These MOCs are not alternative models - you can’t build your own Ridcully with 40495 and 40496, unfortunately - but the sets also helped with the landscaping of the scene, as they have plenty of earthly colours.
Also, to all anglers writing your sharp feedback, I know that perch isn’t the typical fly fishing fish, but this is a Discworld vignette, so probably it’s a Lancrean Rapid Perch; very keen on nymphs.
The models look like they do on the box (for reviews of these sets visit our friend The Rambling Brick); there are no adjustable landing gear, opening drawbridges nor arm-swinging functions upon cranking a gear on their backs. They’re collector’s items. It’s hard to find much “universal value” on these models. They’re decent models of rectangular Harry Potter figures, but if you are not into rectangular Harry Potter figures - no matter if they are LEGO or not - you likely won’t like them. I don’t, but I believe collectors will buy these sets no matter what my opinion on them is.
Part-wise these sets are packed with humble, usual and useful pieces constantly needed by MOCers. They’re useful for architecture, castle dioramas, character builds, anything. There’s no new weird parts with excitement value, but hey, I’ve seen countless amazing MOCs without them. And even when building MOCs based on some weird seed parts, the vast majority of parts used tends to be something akin to what’s available in these Brickheadz.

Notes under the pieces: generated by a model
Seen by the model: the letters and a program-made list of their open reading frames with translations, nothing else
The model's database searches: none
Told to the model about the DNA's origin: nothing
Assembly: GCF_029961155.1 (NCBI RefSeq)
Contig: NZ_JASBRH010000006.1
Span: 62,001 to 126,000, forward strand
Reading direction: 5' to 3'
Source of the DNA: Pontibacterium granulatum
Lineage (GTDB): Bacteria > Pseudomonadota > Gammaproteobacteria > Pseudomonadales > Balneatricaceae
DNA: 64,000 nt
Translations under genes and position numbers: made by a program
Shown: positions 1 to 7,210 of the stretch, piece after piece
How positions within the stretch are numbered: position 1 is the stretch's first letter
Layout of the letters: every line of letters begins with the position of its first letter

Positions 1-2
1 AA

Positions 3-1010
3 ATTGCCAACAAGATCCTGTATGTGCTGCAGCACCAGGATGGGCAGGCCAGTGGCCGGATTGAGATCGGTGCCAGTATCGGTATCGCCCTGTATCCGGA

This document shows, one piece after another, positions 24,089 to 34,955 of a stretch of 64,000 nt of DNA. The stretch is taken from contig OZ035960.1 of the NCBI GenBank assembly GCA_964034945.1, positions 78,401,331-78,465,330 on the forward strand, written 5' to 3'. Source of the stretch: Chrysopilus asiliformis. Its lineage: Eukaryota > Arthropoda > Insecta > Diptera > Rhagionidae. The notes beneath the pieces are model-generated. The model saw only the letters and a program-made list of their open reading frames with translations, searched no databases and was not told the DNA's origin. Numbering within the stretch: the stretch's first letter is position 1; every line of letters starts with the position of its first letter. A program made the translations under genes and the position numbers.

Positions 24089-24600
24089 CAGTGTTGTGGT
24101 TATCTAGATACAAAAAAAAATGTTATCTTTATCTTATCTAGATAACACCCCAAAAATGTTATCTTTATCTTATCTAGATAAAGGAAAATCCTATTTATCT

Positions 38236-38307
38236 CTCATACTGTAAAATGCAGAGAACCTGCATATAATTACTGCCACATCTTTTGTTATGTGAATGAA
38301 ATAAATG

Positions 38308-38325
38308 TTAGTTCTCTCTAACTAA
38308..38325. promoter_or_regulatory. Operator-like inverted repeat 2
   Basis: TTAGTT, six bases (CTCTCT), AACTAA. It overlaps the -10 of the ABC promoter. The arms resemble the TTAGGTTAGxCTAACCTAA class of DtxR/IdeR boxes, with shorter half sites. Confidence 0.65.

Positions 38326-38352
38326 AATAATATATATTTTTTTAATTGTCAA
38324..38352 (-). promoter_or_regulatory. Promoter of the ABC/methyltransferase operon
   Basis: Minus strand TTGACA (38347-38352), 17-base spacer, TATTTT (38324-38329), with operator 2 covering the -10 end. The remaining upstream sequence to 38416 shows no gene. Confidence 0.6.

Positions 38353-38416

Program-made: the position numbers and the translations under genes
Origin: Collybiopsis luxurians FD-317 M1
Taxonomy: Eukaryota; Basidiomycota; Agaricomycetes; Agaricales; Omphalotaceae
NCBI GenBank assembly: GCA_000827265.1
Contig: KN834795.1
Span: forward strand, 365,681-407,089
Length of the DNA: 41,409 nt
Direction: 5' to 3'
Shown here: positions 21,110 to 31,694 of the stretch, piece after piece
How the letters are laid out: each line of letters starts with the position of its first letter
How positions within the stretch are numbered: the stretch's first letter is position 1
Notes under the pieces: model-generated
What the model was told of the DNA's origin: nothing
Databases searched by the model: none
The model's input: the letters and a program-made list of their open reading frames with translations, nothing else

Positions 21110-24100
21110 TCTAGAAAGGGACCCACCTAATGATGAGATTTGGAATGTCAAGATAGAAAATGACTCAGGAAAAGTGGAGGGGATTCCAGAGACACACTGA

Nevertheless, I don’t recommend these sets. The parts, despite being universally useful, are very common. It’s easy to buy them from BrickLink or Pick-A-Brick, without paying higher pricing of a licenced set and indirectly steering a cut of profits to the author with discriminating and inhumane views. Every consumer has a power.
Help New Elementary keep publishing articles like this. Become a Patron!
Massive thanks go to our 'Vibrant Coral' patrons: Joe Fontana, Elspeth De Montes, Megan Lum, Markus Rollbühler, Jorgito Mozo, Mevits Bricks, Font Review Journal, Baixo LMmodels, Andy Price, Anthony Wright, Chris Cook, London AFOLs, Gerald Lasser, Big B Bricks, Dave Schefcik, David and Breda Fennell, Huw Millington, Neil Crosby, Antonio Serra, Beyond the Brick, Sue Ann Barber & Trevor Clark, and Kevin Gascoigne. Vale Iain Adams, a great supporter of New Elementary.
LEGO® Shop at Home
USA: Save up to 30%. See what's on sale!
UK: Free delivery when you spend £50 or more at LEGO!
Australia: Discover the latest promotions and offers on LEGO.com
All text and images are © New Elementary unless otherwise attributed.